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About The Hood River glacier. (Hood River, Or.) 1889-1933 | View Entire Issue (May 29, 1896)
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v,:. .'. ... ; - : ' . ' - It's a Cold Day When We Get Left. . :
.. VOL. 8. ' : HOOD RIVER, OREGON. FRIDAY. MAY .29. 18. " . , ' NO. 1.
2Xo'od ver (5 laci er.
r PUBLISHED EVERY FRIDAY BY
S.. F. BLYTHE.
One year W 04
Six months 1 OC
Three month. U
Suifle copy Cntt
. ROOD BITER. OR.
GRANT EVANS, Proprietor.
Shaving and hair-cutting neatly done. Satit
THE NEWS RESUME
A QIGEST, FROM ALL PARTS OF
Comprehensive Review of the Import
ant Happening of the Fait Week
Culled From the Telegraph Column
' -At Home and Abroad.
' Word has been reoeived of the mur
der In Cuba of Walton E. Stalle, an
American, for his money. ,.';'.,..
Archduke Charles Louis of Austria,
eldest brother of Emperor Franois
Joseph, died in Vienna, aged 64.
Tom Linton, a Welshman, beat the
bioyole record from the fifth mile up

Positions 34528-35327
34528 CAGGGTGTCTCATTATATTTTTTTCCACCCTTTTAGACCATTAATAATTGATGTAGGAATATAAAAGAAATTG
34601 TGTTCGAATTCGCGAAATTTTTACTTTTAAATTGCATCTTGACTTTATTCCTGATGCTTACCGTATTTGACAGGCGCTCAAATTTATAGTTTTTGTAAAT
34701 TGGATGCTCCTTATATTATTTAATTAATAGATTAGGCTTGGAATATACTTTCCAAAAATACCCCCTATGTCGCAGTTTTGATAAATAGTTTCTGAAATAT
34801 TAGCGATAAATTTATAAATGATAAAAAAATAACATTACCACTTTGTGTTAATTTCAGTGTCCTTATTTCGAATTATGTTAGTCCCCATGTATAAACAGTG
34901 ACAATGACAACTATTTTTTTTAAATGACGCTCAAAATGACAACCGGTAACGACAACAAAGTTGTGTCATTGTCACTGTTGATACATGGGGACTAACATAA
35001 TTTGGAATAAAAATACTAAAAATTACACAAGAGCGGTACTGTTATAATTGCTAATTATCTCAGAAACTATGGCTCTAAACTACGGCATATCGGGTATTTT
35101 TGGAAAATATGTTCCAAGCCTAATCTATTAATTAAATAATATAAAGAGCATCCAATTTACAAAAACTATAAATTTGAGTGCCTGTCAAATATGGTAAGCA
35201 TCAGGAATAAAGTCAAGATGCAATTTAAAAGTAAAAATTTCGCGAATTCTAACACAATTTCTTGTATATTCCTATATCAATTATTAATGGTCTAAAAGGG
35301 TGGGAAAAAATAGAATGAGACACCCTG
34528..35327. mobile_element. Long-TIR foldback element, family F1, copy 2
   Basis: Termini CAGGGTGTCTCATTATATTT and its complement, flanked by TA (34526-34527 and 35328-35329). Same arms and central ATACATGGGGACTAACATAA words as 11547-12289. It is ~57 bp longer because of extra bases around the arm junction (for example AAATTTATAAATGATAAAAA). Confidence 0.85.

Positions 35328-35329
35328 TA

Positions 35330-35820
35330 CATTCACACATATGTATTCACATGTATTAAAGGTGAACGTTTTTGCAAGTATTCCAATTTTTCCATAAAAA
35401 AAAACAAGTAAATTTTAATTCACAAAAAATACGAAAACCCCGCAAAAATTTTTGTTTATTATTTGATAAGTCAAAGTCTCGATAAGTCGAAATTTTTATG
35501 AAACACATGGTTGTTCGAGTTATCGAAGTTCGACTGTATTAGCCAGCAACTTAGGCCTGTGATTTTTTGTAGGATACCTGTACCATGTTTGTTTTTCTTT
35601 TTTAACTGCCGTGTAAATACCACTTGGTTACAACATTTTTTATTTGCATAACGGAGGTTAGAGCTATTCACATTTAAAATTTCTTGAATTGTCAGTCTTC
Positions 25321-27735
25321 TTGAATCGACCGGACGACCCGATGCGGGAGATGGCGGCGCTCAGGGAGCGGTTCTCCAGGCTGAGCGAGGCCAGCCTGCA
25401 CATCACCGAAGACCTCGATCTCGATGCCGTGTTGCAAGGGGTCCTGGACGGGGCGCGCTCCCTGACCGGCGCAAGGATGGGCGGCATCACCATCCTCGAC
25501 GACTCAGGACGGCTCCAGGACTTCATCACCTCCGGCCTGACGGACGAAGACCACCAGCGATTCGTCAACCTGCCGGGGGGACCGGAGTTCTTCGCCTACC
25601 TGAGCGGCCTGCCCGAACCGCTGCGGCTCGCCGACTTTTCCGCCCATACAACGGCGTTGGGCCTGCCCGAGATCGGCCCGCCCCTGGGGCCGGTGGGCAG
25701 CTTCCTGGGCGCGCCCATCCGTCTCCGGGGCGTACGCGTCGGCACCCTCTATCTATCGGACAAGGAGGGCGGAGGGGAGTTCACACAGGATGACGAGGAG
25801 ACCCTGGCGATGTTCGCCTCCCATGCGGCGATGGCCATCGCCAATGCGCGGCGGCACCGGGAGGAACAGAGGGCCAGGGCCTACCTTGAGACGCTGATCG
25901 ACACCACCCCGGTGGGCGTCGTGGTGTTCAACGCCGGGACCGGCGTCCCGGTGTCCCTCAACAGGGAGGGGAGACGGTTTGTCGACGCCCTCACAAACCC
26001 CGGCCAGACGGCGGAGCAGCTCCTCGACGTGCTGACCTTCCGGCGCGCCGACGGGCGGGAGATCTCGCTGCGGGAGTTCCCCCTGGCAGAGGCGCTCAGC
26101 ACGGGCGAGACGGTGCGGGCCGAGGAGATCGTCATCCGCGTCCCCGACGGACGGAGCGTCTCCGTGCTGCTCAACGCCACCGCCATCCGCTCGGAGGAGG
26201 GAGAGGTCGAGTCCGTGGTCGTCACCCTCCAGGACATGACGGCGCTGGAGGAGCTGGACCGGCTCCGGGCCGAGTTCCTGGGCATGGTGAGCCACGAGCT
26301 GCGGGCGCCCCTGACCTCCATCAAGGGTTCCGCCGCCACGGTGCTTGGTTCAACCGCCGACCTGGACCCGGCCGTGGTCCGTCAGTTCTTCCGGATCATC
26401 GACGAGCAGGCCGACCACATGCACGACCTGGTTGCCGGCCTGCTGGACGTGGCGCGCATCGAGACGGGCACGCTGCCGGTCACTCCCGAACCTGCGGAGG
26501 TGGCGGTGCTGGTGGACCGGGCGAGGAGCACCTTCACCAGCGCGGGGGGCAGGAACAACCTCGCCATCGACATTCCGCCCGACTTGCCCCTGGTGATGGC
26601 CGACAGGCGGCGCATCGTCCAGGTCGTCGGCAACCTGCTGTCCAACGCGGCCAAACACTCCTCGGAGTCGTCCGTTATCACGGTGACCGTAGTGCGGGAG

ward, in Paris, oovering thirty . miles
within one hour. ' " ;
Harry Jones and Frank Jefferess, two
convicts at San Quentin, got into a
quarrel during which Jefferess stabbed
Jones with a knife, inflicting a wound
from which Jones died . shortly after
ward. . ' '. '
John D. Jones, who stamped to death
in, a fit of anger Mrs. . Mendenhall, at
the Anna, 111., fair last fall,, was
hanged at Murphysboro. He professed
The Western Federation of Miners
has decided to amalgamate .with the
Amerioan Federation of Labor, and
will eleot delegates to the convention
of the latter body. . .
Dr. Thomas Renn was shot by his
wife in Chicago. The woman fired
five times. Two bullets entered the
. doctor's head and he will probably die.
' Jealousy was the cause. ,
! James' Dazzle (colored), was taken
from the. jail in St. Bernard's parish,
Louisiana, and lynched. He was ar
rested for attempting to outrage a
white woman near the Patterson plan-
. tation. , .:'
General Vicuna, the Spanish oom